Xamarin vs. PhoneGap

I recently had the opportunity to write a Xamarin app for the first time.  It wasn’t Mike Berrymananything complicated – basically a CRUD application that would list items for the user with the option to add, edit and delete – but it afforded me a chance to compare and contrast with the way I’ve been writing mobile apps for the past few years.

Since 2013, I’ve been creating business mobile apps using PhoneGap (also known as Cordova) from Apache.  In a nutshell, PhoneGap allows for users to create mobile applications using HTML, CSS and Javascript, basically creating a mobile website that is hosted on the device itself, and has access to device functionality like the camera or GPS.  Without going too much into it, one of the huge selling points of PhoneGap was the fact that is was cross-platform and a single code base.

Xamarin also provides these things, however it wasn’t until 2016 when Microsoft acquired Xamarin that it became free to use.  And finally, a few months ago, I took the dive into Xamarin development.

Now I will freely admit that I’m a newbie to Xamarin, and conversely very experienced with PhoneGap.  That being said, here are my takeaways from my first project in Xamarin, in the context of being compared to PhoneGap:

Xamarin Pros

  1. Xamarin is more closely tied to the device hardware.  PhoneGap apps are technically compiled applications that on the surface work just like any other mobile application, but PhoneGap apps are really just a full-screen WebView that’s displaying your HTML/CSS/Javascript with hooks into the device hardware.  That means that if the Android or iOS WebView can’t do it, your app can’t either.  With Xamarin, your code is translated directly into Java or Objective-C (or Swift) so it’s like you wrote your app in the native language for the Android/iOS device.  The most obvious benefit of this is performance.  Not having to do things “in a browser” means the device hardware is utilized much more effectively.  The being said, for business applications performance usually isn’t really a concern, so in my world this is a tentative pro.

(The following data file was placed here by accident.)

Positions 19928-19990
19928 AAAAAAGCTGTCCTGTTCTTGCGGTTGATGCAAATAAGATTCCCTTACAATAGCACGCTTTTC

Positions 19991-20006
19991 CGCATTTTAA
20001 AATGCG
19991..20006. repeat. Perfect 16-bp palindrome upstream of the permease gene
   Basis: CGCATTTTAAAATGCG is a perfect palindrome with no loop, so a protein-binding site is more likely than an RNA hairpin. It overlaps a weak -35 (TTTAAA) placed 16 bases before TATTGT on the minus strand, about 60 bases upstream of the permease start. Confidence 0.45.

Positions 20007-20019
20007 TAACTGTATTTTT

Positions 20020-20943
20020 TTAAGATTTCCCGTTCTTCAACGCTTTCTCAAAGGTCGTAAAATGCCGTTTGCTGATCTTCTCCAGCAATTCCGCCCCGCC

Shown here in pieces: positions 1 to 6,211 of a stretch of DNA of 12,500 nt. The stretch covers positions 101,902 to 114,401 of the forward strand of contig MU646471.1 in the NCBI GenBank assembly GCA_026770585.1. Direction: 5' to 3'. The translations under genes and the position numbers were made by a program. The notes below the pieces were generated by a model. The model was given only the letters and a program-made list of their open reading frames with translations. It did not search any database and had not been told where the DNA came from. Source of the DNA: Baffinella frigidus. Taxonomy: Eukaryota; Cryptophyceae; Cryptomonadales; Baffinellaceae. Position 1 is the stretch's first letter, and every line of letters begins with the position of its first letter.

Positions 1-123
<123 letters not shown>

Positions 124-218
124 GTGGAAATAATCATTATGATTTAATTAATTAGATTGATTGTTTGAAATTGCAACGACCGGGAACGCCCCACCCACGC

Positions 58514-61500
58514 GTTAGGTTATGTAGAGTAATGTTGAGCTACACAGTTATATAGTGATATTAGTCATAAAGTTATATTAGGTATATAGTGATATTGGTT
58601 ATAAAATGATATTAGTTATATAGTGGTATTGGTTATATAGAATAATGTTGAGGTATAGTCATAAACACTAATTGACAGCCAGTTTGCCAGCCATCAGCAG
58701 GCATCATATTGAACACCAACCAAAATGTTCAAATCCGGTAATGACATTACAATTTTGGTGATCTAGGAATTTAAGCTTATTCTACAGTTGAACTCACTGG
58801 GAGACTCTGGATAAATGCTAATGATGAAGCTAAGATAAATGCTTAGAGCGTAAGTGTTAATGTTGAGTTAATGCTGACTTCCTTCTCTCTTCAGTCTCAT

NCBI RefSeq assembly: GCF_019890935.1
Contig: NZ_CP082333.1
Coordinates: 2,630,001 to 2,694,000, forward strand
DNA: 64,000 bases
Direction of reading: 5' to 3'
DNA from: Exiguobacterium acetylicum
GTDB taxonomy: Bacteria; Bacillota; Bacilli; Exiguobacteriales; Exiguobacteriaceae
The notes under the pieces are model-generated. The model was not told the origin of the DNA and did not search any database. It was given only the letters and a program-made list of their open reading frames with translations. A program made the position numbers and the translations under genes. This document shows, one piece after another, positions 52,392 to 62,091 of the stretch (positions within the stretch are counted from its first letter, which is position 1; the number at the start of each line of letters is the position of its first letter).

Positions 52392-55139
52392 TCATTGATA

2. Xamarin has better storage options.  In PhoneGap, since we’re technically in a browser, the device storage available to our app is based on whatever the operating system limits for the WebView.  If we want to store data in local storage or memory, the operating system has higher restrictions on how much can be stored for WebView (aka Browser) sources than for other app sources.

Xamarin Cons

  1. Customization.  Xamarin worked great when I wanted to do anything “out of the box”, or already provided by the Xamarin framework.  However, as soon as I wanted to do something custom, it became a huge pain.  For example, I wanted to implement a collapsible stackpanel to hide sections of the form that weren’t needed.  Normally this would be simple enough to do by simply hiding the section when you click on header or something, but I wanted it to actually animate when collapsing/expanding.  This basically boiled down to having to dynamically alter the height of my container, and when doing that for both Android and iOS, I had to implement that functionality individually in both operating systems, then consume and use the custom control in my shared code.  It just felt overly complicated to me.
  2. I had worked on Silverlight before it was discontinued, so coming into the Xamarin world I was already familiar with XAML.  However I can see someone who doesn’t have any experience with XAML having quite the ramp-up time.  What immediately jumps to mind coming from the web development world is the whole concept of widths/heights not being static or percentage values, but more being “ratios”.
  3. When in a Windows environment, if you want to develop for iOS, you need to be networked with a Mac.  For PhoneGap, you still need a Mac in order to actually build your application, but all you need it for is to create a few files necessary for the build process to compile the app.  With Xamarin, you need to be connected to the Mac in order to run/test your code (for iOS).  Effectively, you’re much more dependent on the Mac for Xamarin development.

At the end of the day it’s not like I have any regrets writing the application I did in Xamarin, but I think if given the option between Xamarin and PhoneGap, at least for my line of work, I feel PhoneGap is a better option.  So unless there’s a specific reason to go with Xamarin, PhoneGap will be my go-to.

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